Posted on: 25 February 2016 by Mark Howells
Singapore Airlines subsidiary Scoot is demonstrating that the success of the short-haul low-fare airline (LFA) model can be replicated in the medium and long-haul market, Scoot head of commercial Steven Greenaway told delegates at the Aviation Festival Asia conference in Singapore.
Scoot has come a long way in a short space of time, he said, adding that if the airline had to start again it wouldn’t fundamentally change a thing. Scoot currently serves 18 destinations in eight countries and has carried more than six million passengers. In the third quarter of financial year 2015/16 it achieved its best result yet with a S$18 million profit, Greenaway reported.
The revolution started in the 1970s with the original long-haul LFA pioneer, Laker Airways, he recalled. While that carrier, and others that followed collapsed, the market today is more conducive to support this type of model, suggested Greenaway.
The challenges facing a long-haul LFA are different from those facing short-haul operators, he explained, pointing to the need for “money, and lots of it”. Aircraft utilisation issues are different, with the ability to get the hours up but not the cycles; long-haul operators are hit harder by fuel costs; issues involving aircraft size – as “you can’t fly a 400-seat aircraft everywhere”; you can’t cancel services as you might only serve a route three times weekly as opposed to three times daily; and there are hidden costs such as longer turnaround times (60-70 minutes with Scoot’s Boeing 787s), catering and crew overnight costs.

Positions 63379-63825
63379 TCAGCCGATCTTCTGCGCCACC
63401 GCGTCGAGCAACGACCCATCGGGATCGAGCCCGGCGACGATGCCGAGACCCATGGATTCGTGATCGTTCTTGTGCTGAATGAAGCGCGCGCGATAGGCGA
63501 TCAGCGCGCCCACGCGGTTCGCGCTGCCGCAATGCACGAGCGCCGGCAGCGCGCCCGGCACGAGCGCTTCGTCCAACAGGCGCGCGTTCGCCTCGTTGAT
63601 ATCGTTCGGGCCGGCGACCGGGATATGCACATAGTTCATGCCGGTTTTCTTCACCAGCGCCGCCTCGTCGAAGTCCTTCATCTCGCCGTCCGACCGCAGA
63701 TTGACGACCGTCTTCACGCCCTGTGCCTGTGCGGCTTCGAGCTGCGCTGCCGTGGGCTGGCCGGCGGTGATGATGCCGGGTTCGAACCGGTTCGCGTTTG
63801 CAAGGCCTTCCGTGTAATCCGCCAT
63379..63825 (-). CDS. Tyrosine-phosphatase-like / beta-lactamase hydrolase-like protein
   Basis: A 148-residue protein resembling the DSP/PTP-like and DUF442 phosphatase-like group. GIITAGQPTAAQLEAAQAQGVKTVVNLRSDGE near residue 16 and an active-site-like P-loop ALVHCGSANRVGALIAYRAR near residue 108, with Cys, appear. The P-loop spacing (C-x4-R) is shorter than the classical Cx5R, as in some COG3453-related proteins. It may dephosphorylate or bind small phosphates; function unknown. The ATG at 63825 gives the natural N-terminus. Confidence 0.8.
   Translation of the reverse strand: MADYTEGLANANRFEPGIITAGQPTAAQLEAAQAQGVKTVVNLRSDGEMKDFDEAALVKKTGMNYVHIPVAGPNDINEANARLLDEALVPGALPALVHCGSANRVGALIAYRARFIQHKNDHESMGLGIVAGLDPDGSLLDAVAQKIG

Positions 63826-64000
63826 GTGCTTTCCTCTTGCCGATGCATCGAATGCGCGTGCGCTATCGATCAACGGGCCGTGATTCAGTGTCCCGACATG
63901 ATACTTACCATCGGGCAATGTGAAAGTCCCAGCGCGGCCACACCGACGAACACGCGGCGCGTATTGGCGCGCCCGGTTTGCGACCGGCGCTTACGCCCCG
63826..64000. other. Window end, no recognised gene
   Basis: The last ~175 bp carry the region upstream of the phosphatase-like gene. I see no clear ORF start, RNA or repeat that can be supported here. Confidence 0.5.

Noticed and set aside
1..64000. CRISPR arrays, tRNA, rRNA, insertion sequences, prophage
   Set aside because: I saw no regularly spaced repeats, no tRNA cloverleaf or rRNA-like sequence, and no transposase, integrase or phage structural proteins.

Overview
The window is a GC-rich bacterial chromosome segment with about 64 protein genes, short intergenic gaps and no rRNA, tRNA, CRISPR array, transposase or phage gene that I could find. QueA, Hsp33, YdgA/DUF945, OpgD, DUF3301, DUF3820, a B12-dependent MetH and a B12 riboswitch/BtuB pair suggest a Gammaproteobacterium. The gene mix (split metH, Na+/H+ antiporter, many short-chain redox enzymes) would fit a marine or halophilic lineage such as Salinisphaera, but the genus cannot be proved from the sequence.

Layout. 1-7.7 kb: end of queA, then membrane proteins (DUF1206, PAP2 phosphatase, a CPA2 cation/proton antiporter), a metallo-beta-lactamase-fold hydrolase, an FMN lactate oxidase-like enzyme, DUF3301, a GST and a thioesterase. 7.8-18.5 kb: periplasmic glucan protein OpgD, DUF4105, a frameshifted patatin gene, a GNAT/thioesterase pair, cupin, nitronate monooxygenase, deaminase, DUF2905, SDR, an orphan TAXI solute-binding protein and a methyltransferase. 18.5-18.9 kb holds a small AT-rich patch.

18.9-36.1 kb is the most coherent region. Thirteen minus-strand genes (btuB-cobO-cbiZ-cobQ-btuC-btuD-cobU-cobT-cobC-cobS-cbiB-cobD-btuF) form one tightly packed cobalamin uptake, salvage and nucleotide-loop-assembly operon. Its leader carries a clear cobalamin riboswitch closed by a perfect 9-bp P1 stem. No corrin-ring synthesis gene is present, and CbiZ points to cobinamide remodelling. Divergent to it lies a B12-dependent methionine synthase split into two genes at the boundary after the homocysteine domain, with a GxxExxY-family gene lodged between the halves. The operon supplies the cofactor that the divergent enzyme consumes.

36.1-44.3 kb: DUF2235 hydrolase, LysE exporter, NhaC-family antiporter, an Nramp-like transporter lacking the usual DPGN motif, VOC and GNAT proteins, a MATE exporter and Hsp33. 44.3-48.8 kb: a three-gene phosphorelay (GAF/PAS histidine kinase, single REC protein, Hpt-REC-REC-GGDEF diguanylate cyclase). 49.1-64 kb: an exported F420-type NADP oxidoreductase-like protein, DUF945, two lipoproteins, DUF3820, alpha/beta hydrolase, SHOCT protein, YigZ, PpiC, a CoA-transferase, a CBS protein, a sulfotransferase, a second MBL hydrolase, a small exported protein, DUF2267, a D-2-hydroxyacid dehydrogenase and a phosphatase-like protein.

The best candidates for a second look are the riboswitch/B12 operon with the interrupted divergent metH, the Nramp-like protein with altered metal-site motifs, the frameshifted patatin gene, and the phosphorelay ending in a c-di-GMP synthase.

You also “need to feed the beast”, in terms of connecting traffic, with Singapore Airlines, Tigerair, SilkAir and Virgin Australia all providing feed traffic to Scoot’s flights.
As long as you don’t slavishly adhere to the low-cost business doctrine and do things slightly differently you can find success, he noted. “It’s all about execution – set it up and run it properly,” he declared. But if you don’t keep costs down – even at times when you are growing rapidly, like Scoot – you are “stuffed”, he warned.
Today’s aircraft types, such as the 787, are “truly built for long-haul low-cost,” Greenaway stated, with Scoot’s new fleet of 787s being a game-changer for the carrier with its “phenomenal” performance.
Medium-haul is where the interesting opportunities are for Scoot, said Greenaway. “Heaps of destinations are four hours from here [Singapore] and it is hard for short-haul, narrowbody types to compete.” And while the 787 can operate to London from Singapore, Scoot has no interest there.
“There’s so much potential in our own backyard, that’s going to be our focus,” he emphasised. Scoot will finalise plans for services to two or three Indian destinations in the next few weeks, while services to Jeddah will come on line in May.
Emma Kelly, Asia-Pacific correspondent, Low-Fare & Regional Airlines/LARAnews.net